The world has seen the marks on Olympian Michael Phelps – signs of cupping, but don’t be fooled, there is a secret that no one wants you to know about this ancient practice. So we asked an expert about it. Dr. Kapeed Arapoch, a physician who has helped thousands of gold winners.
“What no one tells you is the testicular cupping. You don’t see those but if you really want to get the benefit of the toxins removed then you do like this and have the cups placed on the testicles to draw out the impurities.”
Why the testicles?
“They are the seed of the soul, and the body. Once cupping is done there we have reduced pain elsewhere. Come in after a work out or practice and feel sore and stiff and we apply the testicular cups and they no longer feel the pain. Come in anything but first and we plan extra sessions. It is amazing how fast Phelps swam after that. He also complains less.”
So why the cups on the back and sides?
“Oh, those are just reminders to the body to remove toxins, and if we have not removed enough, which we can tell by performance, then they are applied to the testicles and the anus. We get excellent results.”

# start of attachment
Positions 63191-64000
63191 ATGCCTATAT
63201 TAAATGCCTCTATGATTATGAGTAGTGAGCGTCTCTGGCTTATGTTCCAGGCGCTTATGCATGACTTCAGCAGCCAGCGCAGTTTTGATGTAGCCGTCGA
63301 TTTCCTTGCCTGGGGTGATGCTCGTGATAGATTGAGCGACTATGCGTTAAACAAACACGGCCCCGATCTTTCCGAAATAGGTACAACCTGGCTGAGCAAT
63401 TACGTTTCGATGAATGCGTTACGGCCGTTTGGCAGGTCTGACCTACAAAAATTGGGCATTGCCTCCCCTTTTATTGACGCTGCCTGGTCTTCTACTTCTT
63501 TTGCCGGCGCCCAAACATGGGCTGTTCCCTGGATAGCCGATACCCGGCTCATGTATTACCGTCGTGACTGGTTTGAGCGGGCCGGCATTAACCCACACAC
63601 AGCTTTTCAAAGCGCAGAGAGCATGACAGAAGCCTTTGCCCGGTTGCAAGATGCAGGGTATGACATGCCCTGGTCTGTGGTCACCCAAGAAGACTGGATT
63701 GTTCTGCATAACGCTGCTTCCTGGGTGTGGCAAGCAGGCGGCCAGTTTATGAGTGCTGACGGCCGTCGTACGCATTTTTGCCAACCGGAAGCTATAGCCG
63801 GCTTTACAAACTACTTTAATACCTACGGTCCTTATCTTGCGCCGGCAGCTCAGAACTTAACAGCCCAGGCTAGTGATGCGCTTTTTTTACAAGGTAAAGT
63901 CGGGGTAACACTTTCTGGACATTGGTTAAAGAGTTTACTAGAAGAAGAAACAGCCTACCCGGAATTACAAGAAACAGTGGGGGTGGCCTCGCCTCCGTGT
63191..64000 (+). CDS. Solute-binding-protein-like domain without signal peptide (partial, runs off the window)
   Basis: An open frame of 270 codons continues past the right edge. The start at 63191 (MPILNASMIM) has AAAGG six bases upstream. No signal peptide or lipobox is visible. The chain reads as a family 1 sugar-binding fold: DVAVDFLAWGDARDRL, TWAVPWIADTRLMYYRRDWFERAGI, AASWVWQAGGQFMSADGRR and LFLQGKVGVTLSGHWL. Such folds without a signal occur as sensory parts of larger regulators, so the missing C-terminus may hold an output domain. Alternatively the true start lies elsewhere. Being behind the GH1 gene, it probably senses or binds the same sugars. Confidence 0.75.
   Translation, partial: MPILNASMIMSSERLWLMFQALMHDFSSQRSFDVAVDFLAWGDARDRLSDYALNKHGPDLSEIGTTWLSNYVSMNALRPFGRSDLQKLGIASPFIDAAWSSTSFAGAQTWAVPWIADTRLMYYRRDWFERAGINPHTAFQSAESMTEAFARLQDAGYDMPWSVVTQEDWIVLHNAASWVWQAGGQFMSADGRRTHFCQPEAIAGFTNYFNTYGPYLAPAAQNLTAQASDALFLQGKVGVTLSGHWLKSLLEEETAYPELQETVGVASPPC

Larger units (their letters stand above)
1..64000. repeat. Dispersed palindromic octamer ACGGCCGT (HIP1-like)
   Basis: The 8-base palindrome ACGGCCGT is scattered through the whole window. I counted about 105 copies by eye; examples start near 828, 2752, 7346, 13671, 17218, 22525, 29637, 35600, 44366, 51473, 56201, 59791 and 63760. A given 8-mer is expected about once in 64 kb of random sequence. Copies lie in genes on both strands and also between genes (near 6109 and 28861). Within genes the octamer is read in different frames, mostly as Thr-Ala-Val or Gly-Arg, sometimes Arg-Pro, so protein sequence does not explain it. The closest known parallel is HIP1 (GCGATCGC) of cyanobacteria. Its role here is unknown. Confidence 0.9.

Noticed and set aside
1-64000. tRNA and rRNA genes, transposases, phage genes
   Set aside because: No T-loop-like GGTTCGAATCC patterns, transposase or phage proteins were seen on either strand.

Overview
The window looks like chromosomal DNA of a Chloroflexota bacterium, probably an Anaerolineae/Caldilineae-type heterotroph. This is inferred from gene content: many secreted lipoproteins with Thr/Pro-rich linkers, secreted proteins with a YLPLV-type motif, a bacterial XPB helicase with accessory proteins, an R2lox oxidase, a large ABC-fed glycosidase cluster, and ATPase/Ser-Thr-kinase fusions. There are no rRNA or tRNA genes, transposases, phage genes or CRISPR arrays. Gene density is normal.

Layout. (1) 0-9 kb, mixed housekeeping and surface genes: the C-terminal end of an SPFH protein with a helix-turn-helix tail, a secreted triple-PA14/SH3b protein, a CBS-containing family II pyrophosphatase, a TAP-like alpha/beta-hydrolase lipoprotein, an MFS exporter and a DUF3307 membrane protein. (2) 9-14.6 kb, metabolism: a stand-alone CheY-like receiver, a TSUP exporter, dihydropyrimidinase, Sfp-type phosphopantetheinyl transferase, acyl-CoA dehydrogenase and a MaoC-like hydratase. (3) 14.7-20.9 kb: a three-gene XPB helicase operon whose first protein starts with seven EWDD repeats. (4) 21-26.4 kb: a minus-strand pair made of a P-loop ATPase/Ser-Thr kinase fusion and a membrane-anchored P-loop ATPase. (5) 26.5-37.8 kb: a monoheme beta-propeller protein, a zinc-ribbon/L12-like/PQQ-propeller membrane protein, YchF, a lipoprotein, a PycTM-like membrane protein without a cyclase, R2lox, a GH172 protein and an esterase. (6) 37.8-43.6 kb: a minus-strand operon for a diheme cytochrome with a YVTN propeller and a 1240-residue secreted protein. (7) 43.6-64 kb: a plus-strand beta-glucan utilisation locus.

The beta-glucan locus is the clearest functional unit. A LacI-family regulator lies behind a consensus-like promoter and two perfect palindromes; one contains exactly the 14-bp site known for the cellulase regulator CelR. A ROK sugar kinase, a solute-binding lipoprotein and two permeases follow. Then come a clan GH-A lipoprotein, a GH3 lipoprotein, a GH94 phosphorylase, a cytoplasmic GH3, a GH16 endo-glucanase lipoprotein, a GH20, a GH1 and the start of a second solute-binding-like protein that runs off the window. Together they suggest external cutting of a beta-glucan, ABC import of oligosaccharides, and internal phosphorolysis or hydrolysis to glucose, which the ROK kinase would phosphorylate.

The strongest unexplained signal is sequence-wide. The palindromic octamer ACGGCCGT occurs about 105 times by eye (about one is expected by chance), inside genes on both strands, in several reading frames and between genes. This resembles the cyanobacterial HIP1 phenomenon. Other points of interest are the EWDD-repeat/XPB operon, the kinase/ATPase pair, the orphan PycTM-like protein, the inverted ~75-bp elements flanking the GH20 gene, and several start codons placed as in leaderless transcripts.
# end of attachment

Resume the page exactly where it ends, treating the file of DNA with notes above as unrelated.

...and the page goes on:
There you have it – testicular cupping. As much bs as regular cupping. Proof that if you spend too much time on athletics and not enough time learning to be skeptical you too can have your testicles in a vice.
Dr. Terry Simpson
Dr. Terry Simpson received his undergraduate and graduate degrees from the University of Chicago where he spent several years in the Kovler Viral Oncology laboratories doing genetic engineering. He found he liked people more than petri dishes, and went to medical school. Dr. Simpson, a weight loss surgeon is an advocate of culinary medicine. The first surgeon to become certified in Culinary Medicine, he believes teaching people to improve their health through their food and in their kitchen. On the other side of the world, he has been a leading advocate of changing health care to make it more "relationship based," and his efforts awarded his team the Malcolm Baldrige award for healthcare in 2011 for the NUKA system of care in Alaska and in 2013 Dr Simpson won the National Indian Health Board Area Impact Award. A frequent contributor to media outlets discussing health related topics and advances in medicine, he is also a proud dad, husband, author, cook, and surgeon “in that order.” For media inquiries, please visit www.terrysimpson.com.